The fascinating history of print
What’s the most important thing when it comes to increasing and maintaining the spread of complex human civilization? It might seem like an abstract question but it matters more than you might think. After all, we really only have a few options open to us as a species when it comes to social and technological complexity. There’s nowhere to go but up or down, much as we might like to think there’s another way. We can either lose what we have through war or environmental destruction, a process that could either be fast or slow, or find new breakthroughs that take us to new heights. It’d be nice to say there was some third way, some way to stay the same and just have more of the same with less of the big scary changes but this just impossible. We either thrive or we decay. That is the law of social development and the law of the general universe at large. Work together, grow and change or slip backwards. So, jumping ahead, what does this series of big questions have to do with the invention of the automatic wire binder? The answer might surprise you.
- The origins of information
To start our story and before we get to the paper punching machine, automatic wire binding machines, coil binding machines or print based machines at all, we have to go back to the beginnings of recorded history. It’s a long shot, yes, but without it we’ll never be able to understand the types of processes that brought us to where we are and where we might be going. For most of human history, there were no records. It’s not a common fact in history classes but it’s absolutely true and absolutely astounding as well. Almost troubling in some ways. Humans, modern day humans that is, homo homo sapiens, started to cross the globe five hundred thousand years ago and existed in isolated pockets for hundreds of thousands of years before that. How these people lived, what they ate, how they sang or danced or what it was that they believed, we don’t know. We can piece together bits and pieces of the data but we’ll never know the full story. You might be asking yourself, now, again, what does this matter? Why did I mention the automatic wire bender earlier? How does this all fit together?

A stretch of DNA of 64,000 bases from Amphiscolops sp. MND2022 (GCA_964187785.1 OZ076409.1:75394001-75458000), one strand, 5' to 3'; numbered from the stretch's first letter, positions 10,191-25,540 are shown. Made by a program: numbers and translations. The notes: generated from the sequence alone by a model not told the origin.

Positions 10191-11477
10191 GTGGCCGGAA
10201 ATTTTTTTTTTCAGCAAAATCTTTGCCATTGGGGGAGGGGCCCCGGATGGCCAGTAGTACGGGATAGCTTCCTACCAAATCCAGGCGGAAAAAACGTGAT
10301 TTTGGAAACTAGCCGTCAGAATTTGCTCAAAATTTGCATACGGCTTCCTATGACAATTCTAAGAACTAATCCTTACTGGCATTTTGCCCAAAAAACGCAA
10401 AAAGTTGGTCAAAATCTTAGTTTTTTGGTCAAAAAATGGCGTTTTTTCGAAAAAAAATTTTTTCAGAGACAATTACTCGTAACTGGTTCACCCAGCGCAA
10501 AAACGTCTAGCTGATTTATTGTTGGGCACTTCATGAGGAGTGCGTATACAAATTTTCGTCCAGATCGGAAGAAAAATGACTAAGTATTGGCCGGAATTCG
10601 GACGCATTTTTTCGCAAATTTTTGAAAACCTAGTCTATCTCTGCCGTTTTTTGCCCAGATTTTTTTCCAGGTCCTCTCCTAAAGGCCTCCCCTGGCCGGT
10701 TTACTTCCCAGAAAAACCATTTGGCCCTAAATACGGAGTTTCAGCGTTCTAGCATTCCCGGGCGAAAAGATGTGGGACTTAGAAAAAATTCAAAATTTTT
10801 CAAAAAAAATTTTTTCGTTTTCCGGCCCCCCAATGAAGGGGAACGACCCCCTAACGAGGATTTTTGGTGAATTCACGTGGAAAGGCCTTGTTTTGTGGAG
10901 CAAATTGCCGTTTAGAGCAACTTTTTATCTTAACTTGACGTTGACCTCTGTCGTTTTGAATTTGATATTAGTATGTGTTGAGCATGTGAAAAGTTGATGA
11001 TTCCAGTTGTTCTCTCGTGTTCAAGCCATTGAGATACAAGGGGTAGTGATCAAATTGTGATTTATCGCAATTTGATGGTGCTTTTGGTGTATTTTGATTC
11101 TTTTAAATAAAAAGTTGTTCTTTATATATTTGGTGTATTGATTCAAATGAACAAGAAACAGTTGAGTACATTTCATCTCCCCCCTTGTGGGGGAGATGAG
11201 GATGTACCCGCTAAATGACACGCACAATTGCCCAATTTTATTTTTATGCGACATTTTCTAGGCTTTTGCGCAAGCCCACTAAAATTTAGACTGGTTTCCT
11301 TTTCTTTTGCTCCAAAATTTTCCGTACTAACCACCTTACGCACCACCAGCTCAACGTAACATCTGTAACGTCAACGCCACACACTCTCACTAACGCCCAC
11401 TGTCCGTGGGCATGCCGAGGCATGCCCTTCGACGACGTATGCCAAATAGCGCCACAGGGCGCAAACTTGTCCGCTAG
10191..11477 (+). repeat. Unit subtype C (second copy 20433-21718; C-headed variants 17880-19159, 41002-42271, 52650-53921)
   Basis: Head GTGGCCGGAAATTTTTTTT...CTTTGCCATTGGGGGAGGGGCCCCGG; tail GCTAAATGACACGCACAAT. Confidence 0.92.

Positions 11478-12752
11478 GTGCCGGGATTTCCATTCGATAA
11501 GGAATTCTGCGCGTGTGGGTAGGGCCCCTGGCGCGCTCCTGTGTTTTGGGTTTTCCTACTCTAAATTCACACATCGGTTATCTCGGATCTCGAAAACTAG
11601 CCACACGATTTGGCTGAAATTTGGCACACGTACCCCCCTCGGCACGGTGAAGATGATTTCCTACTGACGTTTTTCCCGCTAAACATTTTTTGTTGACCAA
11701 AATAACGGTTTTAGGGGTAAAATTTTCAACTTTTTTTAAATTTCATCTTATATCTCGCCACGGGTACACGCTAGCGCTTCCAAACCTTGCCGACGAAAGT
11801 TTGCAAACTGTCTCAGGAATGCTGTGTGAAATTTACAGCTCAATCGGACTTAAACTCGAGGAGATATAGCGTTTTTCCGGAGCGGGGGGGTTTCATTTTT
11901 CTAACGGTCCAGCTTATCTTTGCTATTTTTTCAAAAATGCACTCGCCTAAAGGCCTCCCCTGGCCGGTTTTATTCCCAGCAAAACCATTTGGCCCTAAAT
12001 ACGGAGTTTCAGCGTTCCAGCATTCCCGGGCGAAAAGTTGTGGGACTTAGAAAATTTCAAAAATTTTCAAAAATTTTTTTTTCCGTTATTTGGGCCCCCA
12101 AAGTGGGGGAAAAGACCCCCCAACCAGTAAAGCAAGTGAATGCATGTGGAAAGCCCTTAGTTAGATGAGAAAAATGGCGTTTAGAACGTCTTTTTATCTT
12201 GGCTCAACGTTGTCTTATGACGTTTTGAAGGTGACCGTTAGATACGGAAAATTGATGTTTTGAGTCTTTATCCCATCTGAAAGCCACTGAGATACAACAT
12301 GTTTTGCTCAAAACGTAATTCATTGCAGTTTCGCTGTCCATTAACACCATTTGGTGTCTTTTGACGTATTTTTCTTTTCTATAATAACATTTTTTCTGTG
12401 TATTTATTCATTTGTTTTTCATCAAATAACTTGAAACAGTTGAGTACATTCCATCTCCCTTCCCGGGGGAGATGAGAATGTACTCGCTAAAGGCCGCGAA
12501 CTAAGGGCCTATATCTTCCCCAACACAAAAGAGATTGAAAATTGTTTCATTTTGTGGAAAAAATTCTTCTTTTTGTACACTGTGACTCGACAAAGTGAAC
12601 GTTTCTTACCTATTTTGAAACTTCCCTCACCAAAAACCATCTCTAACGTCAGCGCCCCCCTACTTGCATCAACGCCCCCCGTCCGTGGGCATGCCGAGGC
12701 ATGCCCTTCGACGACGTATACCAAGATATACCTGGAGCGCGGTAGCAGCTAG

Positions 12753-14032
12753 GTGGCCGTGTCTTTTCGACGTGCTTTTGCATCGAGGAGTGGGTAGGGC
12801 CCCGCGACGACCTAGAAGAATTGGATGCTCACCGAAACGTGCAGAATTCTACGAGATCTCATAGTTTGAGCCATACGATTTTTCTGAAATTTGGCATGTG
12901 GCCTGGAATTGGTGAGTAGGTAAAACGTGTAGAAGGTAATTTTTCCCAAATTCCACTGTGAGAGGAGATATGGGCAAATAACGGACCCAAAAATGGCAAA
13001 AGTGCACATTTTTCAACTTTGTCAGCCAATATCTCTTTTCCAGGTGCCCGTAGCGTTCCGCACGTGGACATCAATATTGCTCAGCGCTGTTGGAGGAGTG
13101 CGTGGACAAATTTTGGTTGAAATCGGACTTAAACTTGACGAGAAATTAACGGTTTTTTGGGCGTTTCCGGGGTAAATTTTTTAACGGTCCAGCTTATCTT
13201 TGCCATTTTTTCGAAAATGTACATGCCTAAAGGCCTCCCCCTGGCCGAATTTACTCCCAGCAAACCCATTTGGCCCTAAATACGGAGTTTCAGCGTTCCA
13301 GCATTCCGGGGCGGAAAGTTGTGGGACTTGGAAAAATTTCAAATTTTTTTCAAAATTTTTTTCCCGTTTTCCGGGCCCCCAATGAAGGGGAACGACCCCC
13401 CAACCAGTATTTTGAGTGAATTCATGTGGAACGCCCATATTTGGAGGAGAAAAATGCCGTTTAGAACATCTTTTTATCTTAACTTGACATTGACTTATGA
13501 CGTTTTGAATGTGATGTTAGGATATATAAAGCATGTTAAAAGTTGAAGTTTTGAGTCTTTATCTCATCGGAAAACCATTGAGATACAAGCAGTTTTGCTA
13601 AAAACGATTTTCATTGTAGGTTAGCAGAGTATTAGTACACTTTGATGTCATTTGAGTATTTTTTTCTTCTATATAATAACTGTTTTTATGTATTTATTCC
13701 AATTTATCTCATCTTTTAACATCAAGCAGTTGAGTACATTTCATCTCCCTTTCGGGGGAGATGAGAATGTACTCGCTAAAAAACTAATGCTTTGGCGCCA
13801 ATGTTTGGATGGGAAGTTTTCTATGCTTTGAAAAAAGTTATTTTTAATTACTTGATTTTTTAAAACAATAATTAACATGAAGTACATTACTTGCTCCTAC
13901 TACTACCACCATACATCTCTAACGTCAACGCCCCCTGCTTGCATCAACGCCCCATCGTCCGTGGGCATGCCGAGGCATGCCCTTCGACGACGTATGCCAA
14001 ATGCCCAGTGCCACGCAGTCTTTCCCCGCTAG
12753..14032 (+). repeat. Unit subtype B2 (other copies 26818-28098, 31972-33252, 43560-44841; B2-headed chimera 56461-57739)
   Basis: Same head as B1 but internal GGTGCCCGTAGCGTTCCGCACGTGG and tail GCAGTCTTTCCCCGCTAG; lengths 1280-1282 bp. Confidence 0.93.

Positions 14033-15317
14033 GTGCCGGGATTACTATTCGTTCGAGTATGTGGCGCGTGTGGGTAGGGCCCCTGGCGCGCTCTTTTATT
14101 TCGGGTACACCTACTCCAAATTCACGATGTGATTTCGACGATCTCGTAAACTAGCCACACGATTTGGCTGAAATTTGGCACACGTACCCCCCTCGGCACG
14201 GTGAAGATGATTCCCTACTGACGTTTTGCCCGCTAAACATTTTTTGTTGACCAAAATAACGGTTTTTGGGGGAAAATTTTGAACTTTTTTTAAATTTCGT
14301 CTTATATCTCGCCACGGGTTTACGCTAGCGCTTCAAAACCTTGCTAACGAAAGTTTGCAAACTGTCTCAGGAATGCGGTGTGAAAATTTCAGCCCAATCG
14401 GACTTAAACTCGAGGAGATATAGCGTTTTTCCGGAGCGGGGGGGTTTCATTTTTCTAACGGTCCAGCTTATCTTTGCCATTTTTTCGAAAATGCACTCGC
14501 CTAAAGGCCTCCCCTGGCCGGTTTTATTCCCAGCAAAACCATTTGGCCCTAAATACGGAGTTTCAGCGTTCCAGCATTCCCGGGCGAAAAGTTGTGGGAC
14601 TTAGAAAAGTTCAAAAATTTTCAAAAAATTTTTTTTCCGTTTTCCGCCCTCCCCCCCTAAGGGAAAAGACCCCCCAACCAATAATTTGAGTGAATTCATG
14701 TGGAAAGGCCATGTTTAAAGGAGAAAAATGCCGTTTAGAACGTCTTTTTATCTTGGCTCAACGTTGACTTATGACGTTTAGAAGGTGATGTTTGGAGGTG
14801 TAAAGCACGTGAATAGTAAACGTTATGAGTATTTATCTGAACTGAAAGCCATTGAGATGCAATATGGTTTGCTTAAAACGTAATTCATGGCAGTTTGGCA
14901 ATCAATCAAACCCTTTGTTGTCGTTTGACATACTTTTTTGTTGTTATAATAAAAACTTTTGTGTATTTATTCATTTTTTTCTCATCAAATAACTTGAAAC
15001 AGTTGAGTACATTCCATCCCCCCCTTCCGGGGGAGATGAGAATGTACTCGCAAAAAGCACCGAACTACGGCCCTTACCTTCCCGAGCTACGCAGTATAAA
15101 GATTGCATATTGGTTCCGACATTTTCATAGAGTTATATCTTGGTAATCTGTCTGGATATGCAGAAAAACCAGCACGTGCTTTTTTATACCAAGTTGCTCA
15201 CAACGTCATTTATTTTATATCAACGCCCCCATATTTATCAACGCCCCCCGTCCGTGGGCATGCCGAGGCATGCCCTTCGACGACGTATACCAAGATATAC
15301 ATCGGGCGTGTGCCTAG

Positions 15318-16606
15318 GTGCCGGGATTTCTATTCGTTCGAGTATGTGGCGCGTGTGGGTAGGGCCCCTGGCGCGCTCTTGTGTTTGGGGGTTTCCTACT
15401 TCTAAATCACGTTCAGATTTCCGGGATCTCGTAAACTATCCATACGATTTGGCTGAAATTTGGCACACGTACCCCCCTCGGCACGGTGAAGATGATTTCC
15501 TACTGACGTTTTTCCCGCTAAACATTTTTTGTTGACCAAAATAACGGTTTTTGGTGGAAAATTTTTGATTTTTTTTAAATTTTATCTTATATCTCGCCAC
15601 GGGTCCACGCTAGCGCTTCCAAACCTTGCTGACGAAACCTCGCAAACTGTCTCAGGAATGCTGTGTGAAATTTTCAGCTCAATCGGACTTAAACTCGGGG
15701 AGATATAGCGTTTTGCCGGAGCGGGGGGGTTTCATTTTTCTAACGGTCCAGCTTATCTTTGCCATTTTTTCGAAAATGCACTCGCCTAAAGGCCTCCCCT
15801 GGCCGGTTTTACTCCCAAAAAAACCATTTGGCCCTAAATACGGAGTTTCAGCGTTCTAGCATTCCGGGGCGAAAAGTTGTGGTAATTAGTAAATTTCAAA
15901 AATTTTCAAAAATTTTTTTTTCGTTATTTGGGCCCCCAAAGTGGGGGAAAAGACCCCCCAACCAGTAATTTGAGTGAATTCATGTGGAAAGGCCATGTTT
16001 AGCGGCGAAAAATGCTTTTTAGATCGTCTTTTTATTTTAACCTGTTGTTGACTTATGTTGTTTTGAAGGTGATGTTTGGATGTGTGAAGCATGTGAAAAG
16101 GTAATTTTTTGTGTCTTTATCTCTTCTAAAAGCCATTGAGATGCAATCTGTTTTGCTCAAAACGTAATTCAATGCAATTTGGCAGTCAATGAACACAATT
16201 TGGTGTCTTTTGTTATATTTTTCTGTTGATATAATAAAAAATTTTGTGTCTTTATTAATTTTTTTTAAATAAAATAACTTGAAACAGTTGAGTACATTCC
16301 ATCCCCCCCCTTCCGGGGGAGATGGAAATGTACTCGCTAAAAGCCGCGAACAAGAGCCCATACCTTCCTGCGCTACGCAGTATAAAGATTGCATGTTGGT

The economics of basic information
The fact that we don’t know much about these people might lend itself to obscurity and apathy but it’s actually the most important fact of all. It is precisely because we don’t know anything about these people that they are so important. They had no records and no means of transmitting information so they were lost to history. In other words, they had no good way of conveying data or information so they were forgotten. Think on that idea for a moment and pick out the most important concept within it. It’s data. It’s the conveying of information. One of humanity’s greatest strengths is its ability to pass on information about what we’ve learned to other people. Just as the Chinese invented gunpowder, the Polynesians and the Phoenicians perfected maritime travel and the Europeans invented a machine called the printing press. They all invented, you see, and built and passed on this information to people that they met. Automatic wire binder or not, they spread complexity to each other through these exchanges and helped society grow.
The automatic wire binder
So now we come to the automatic wire binder and its importance. Because the automatic wire binder is just one improvement on the older invention of note taking and notebooks which were only invented because of one thing and one thing only. You guessed it, this seemingly innocuous invention is one in a long line of innovations that came about because of the most important invention in the history of human kind. The printing press. The spread of books helped accelerate the spread of information which helped accelerate the spread of ideas. Suddenly everyone could know more than they were able to before. Finally, knowledge became the ultimate power.